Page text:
SALT LAKE CITY — Some kids are just special; their entire existence is undoubtedly a miracle. The fight in their little souls is awe-inspiring, the joy in their faces heart melting. Though it takes effort just to survive, their ability to shed light on people, to influence others to be better people is effortless.
Paxton Norton is not only one of those extremely special kids, but he is quite literally one in a million — or possibly even billions. Norton was born with a deletion on his seventh chromosome — 7-Q deletion syndrome — which affects every cell throughout his nearly 3-year-old body. He was not expected to live through birth, but he has defied the odds, affecting his family's outlook on life.
“With all the pain and struggles he's been through — to see how much he smiles, how much he laughs, how much he beams with joy — you cant help but smile and be glad yourself,” Paxton's father, Dave Norton, said.
Baseball makes Paxton light up, so the Sons of Baseball Foundation and the Salt Lake Bees put on an MVP experience for the entire Norton family on Monday night. During batting practice prior to the game, Norton grinned with every cracking sound of a bat as his brothers played catch alongside the Bees' players.
“He loves that unique sound of that bat hitting the ball, and that's really fun to watch his reaction to that,” Dave Norton said.
Throughout the night, Bees' players and staff warmly greeted Paxton and his family. Recognizing the daily struggles of the young family, both the Sons of Baseball and the Bees wanted to give them an experience that they would not forget. The Nortons were showered with autographed baseballs and bats, Bees jerseys, love and respect from every player in the locker room.
“We love the game, what it means — the adversity, the teamwork and the whole lessons of life that are taught on this field,” Dave said. “To see it come full circle to have my son Paxton here and to have the Salt Lake Bees organization honor him it’s really special.”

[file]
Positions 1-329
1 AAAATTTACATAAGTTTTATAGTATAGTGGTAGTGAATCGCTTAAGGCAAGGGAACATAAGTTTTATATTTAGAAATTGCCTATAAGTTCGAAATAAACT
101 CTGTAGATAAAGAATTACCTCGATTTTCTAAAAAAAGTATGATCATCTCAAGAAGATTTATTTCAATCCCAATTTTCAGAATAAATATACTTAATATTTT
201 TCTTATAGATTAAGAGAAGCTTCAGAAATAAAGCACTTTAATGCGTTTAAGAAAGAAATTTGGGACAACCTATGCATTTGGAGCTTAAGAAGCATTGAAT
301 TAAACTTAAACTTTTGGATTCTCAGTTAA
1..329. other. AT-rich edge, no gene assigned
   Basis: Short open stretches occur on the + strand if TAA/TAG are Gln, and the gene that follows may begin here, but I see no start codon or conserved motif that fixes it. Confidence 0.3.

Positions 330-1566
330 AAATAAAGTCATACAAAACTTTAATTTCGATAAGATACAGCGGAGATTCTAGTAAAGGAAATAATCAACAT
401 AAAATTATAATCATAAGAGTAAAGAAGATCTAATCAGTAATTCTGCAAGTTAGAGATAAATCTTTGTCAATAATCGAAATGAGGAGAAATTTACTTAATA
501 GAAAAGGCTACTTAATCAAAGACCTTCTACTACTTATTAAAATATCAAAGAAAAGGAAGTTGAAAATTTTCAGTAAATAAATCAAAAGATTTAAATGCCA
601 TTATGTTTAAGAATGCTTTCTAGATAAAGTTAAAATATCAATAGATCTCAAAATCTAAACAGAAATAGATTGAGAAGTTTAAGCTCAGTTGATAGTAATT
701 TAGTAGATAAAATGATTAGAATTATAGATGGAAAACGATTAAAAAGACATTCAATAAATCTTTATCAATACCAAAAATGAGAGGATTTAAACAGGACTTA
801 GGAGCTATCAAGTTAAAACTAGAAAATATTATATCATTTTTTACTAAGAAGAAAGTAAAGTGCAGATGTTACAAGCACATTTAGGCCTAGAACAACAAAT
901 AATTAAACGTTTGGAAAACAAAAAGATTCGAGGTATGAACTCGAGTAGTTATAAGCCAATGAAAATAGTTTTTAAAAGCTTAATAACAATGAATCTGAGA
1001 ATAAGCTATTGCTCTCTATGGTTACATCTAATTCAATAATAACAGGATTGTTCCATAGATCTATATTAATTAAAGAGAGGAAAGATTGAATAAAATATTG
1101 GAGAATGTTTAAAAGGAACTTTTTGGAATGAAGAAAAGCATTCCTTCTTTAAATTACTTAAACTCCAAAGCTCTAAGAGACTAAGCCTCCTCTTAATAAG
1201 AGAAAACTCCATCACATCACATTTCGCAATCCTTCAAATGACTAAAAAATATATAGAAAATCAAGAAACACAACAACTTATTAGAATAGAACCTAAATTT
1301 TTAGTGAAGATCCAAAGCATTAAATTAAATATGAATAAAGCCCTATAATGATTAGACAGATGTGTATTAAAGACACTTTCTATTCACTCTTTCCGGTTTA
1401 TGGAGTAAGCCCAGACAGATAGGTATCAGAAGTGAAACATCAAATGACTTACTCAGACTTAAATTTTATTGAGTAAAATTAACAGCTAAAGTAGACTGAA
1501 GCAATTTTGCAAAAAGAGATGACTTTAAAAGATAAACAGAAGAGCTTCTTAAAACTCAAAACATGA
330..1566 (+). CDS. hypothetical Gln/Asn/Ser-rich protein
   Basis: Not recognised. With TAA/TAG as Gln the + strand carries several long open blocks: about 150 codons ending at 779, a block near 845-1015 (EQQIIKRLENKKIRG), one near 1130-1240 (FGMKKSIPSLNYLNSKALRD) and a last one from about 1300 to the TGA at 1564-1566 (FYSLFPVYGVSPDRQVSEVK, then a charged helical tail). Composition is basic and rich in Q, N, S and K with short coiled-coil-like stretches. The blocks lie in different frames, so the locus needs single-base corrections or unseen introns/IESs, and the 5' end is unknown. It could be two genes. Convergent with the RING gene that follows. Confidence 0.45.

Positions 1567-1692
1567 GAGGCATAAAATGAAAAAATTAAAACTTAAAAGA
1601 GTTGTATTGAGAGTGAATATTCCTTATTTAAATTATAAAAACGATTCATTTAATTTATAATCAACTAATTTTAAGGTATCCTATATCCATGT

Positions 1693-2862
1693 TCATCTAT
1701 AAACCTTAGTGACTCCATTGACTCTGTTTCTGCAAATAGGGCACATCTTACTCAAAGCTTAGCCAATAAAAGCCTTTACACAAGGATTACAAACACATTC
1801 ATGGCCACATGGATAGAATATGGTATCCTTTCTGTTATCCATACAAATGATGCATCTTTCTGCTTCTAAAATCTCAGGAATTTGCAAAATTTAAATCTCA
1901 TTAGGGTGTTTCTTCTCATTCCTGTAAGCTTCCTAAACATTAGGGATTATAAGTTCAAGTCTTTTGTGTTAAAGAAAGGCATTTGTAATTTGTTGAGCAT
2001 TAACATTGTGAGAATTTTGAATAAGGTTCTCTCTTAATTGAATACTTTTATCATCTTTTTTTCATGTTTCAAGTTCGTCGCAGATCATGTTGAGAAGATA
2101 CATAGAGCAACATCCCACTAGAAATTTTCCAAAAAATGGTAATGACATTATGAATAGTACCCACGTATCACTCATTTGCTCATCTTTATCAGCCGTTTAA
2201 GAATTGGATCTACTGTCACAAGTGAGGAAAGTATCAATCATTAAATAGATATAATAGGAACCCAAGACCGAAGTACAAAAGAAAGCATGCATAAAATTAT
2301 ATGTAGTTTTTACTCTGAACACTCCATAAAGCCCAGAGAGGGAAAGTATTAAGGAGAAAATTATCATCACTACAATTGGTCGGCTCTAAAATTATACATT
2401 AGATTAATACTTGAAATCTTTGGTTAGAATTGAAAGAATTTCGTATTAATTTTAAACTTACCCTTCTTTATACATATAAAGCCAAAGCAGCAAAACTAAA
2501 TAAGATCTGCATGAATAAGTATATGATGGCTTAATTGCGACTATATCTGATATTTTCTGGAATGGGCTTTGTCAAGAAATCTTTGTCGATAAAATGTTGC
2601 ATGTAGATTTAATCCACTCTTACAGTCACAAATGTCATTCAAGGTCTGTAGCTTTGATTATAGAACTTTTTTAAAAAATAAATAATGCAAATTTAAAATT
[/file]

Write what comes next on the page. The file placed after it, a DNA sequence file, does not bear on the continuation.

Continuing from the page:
As Paxton took the field for the first pitch, Dave, a father of three children, saw how baseball has changed his own life and how it continues to affect him everyday. As a former Utah pitcher, Dave pitched on the very same mound where Paxton sat as he pushed his baseball out onto the field for the first pitch.
“For Paxton to be invited here to come throw out the first pitch, from this mound where I trained, is so special, so unique,” Dave Norton said. “How many boys have that chance? We're just grateful and humbled by it.”
Baseball is often referred to as a family game, and it's something that keeps the Norton family close. Paxton's grandmother, Melanie Rasband, explained that Dave never forced baseball on Paxton, he just naturally gravitated towards it. Paxton has a stuffed baseball, which is his favorite toy, and when he sees it, his entire face lights up.
“Dave played baseball, and it’s been a part of the Norton family,” Rasband said. “We've just gotten swallowed up in it. There's something magical about a baseball, and you can tell with Paxton. When things really mean something to him, he just radiates and glows.”
Although the Norton family shares a love for baseball, Paxton’s birth soon became the love everyone shared. The young toddler has brought family and friends closer than ever before. Paxton brings joy to all who know him, and throughout the 34 total surgeries Paxton has endured, the Norton family has relied on support from family and friends.
“That's our support network, our family and our closest friends, who rallied around us for these past two plus years,” Dave said. “To get Paxton to this point, it has taken all those individuals and several more who couldn't come tonight.”
Paxton's older brother, Camden, sees Paxton’s struggles and small victories everyday.
“So, Paxton, he's a great brother,” Camden said. “What's cool is that he didn't die, he survived. He's a special brother.”
Since Paxton has such a rare condition, it is hard for the Norton family to know what to expect in the future. Dave and his wife Shannon Norton said they want to see Paxton develop as much as he possibly can so he can really enjoy all that life has to offer.
“For me, I don't have a lot of high expectations, but I want Paxton to be able to do things that he wants to do,” Shannon said. “For him, moving around and exploring is really important. So we do a lot of therapy that way, just to help him not feel held back in the things that he wants to do.”
Although every improvement Paxton makes is taken in stride, the Norton family has come to truly celebrate the small victories.
Copyright 2015, Deseret News Publishing Company